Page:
LAHORE: The International Monetary Fund on Tuesday released its policy statement regarding first Post-Program Monitoring Discussions with Pakistan and maintained a favourable near-term outlook for economic growth.
The IMF statement published on its website said it expected the real GDP to grow by 5.6 per cent in FY 2017-18, propelled by improvements in the power supply, investments linked to China-Pakistan Economic Corridor (CPEC), robust rise in consumption growth and agriculture recovery which is underway, and inflation remained under control.
But the IMF cautioned continuous abrasion of macroeconomic resilience could put its outlook at risk due to major fiscal slippages in 2017 and predicted fiscal deficit to touch 5.5 per cent of GDP this year.
It highlighted the spike in imports contributed to a widening trade deficit and a major dent in international reserves considering the higher external financing.
The Washington-based lender predicted current account deficit for FY 2017-18 could touch 4.8 per cent of the GDP, due to a sharp decline of gross international reserves in lieu of limited exchange rate flexibility.
IMF warned taking into context the increase in external and fiscal financing needs, dwindling reserves, risks to” Pakistan’s medium-term capacity to repay the Fund have increased since completion of the Extended Fund Facility (EFF) arrangement in September 2016.”
On the other hand, the IMF’s executive board assessment observed the favourable growth momentum of Pakistan but highlighted the worsening macroeconomic indicators, which included a widening of fiscal and external imbalances and decreasing forex reserves.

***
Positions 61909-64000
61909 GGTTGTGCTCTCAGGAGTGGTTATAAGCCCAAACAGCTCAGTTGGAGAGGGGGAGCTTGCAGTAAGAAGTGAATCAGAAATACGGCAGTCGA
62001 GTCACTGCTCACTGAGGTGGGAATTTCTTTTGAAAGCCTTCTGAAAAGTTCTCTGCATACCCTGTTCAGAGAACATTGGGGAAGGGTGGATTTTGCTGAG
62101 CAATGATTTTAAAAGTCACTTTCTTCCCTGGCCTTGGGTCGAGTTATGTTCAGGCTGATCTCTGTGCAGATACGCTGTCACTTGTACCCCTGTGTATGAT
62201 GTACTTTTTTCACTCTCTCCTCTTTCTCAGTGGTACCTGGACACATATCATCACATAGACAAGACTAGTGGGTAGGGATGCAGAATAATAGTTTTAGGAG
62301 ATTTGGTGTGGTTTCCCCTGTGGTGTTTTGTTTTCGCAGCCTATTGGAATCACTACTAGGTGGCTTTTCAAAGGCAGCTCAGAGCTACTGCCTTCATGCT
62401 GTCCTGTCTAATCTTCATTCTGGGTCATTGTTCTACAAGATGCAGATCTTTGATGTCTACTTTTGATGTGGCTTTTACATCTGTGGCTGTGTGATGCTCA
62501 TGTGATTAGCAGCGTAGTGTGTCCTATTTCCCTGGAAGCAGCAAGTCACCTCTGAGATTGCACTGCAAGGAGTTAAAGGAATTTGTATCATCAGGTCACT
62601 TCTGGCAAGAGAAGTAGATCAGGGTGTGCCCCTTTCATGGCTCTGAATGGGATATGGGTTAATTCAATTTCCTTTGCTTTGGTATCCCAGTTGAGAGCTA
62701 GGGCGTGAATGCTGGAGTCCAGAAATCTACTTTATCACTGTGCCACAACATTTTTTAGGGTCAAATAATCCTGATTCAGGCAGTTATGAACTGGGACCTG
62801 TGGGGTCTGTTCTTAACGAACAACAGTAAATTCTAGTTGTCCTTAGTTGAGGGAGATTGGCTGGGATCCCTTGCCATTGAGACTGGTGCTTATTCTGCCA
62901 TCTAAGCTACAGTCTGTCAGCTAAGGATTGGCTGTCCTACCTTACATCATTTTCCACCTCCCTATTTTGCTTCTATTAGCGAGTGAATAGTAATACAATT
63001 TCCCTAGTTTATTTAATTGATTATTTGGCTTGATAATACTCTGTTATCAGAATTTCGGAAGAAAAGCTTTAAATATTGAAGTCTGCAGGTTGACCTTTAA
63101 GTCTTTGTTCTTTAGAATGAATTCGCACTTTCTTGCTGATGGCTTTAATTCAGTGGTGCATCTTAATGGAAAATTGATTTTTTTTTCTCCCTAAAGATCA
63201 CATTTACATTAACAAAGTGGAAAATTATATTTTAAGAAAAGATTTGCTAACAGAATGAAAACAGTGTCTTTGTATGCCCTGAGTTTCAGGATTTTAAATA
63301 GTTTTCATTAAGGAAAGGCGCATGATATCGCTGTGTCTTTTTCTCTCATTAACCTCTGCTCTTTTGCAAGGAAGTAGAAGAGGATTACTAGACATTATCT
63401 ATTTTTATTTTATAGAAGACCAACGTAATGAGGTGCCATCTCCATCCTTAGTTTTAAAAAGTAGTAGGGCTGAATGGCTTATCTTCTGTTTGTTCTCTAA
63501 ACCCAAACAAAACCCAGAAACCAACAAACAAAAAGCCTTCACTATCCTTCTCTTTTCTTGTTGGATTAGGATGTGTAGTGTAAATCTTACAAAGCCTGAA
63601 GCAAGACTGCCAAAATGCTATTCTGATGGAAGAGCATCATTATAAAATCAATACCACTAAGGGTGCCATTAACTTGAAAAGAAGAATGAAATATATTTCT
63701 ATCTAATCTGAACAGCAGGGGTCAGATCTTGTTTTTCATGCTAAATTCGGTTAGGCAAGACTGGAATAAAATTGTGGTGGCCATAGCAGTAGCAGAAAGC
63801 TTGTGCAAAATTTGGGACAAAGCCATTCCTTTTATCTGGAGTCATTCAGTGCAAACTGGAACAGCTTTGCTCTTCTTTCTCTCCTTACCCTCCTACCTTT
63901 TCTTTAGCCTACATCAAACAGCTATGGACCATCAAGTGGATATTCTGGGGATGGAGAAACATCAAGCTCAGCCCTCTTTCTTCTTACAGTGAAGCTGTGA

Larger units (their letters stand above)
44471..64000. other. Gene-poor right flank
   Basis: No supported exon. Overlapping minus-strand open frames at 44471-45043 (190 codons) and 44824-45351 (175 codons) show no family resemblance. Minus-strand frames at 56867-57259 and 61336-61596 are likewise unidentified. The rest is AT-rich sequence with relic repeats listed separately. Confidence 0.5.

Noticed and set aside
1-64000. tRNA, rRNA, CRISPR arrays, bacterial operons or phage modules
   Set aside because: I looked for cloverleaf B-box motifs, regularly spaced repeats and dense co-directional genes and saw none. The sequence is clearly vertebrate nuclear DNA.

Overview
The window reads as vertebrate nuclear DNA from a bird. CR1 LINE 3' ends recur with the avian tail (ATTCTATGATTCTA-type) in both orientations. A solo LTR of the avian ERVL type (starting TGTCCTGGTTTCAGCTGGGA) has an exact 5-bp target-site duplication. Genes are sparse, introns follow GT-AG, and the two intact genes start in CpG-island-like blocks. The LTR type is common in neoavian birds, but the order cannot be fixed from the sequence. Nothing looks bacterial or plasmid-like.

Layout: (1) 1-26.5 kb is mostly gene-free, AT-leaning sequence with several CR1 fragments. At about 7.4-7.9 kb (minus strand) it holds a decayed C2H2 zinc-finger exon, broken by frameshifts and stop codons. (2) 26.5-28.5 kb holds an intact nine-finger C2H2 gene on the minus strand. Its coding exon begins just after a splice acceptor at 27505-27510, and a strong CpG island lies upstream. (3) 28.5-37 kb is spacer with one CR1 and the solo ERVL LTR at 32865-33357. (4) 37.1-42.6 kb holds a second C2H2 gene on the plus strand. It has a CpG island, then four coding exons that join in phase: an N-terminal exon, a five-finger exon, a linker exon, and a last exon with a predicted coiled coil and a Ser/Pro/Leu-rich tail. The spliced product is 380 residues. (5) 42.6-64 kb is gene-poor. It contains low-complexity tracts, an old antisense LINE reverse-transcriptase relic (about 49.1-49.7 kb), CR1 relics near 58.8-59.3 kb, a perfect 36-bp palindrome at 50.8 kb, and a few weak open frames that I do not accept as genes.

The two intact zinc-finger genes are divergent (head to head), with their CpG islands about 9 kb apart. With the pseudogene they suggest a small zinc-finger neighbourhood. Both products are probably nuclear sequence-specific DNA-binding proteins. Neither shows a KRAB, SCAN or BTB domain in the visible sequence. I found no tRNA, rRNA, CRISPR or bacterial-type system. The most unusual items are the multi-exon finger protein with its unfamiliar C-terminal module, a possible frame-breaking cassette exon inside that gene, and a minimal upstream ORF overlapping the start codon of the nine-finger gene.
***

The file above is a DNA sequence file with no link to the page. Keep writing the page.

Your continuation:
It added these increased risks to the country’s financial and economic outlook and its ability to sustain debt in the medium-term. The board advised the authorities to address this issue and pivot their near-term policies to safeguard macroeconomic stability.
The decision of State Bank of Pakistan (SBP) to permit Pakistani rupee to depreciate against the dollar in early-December 2017 was appreciated by the executive board but emphasised on the significance of greater exchange rate flexibility on a more permanent basis to enhance competitiveness and safeguard external buffers.
The executive board urged the relevant authorities “to phase out administrative measures aimed at supporting the balance of payments as soon as conditions allow to minimize potential economic distortions,” read the statement.
Also, the directors observed the external sector pressures were related to fiscal decline during last financial year and due to complaisant monetary policy stance, followed by high imports because of CPEC projects.
IMF’s executive board urged the government to focus on bolstering fiscal discipline via additional revenue measures and constrain current expenditure while safeguarding pro-poor spending.
It backed the recent move to hike policy interest rate by the central bank and said further monetary tightening would be paramount to address risks associated with inflation and combat external imbalances.
Furthermore, the directors stressed on the need of sensible debt management and warned of bringing in new external liabilities. It urged the authorities to address the issue of risks emanating from continuing losses in public-sector enterprises (PSEs).
The IMF’s executive board said, “Directors underscored the importance of accelerating structural reforms to reinforce macroeconomic stability, raise competitiveness, and promote higher and more inclusive growth.”
They also highlighted the “need to strengthen the fiscal federalism, monetary and financial policy frameworks; further, enhance the AML/CFT regime; improve the business climate; continue to strengthen governance; achieve cost‑recovery in the energy sector; and expand social safety nets to protect the most vulnerable.”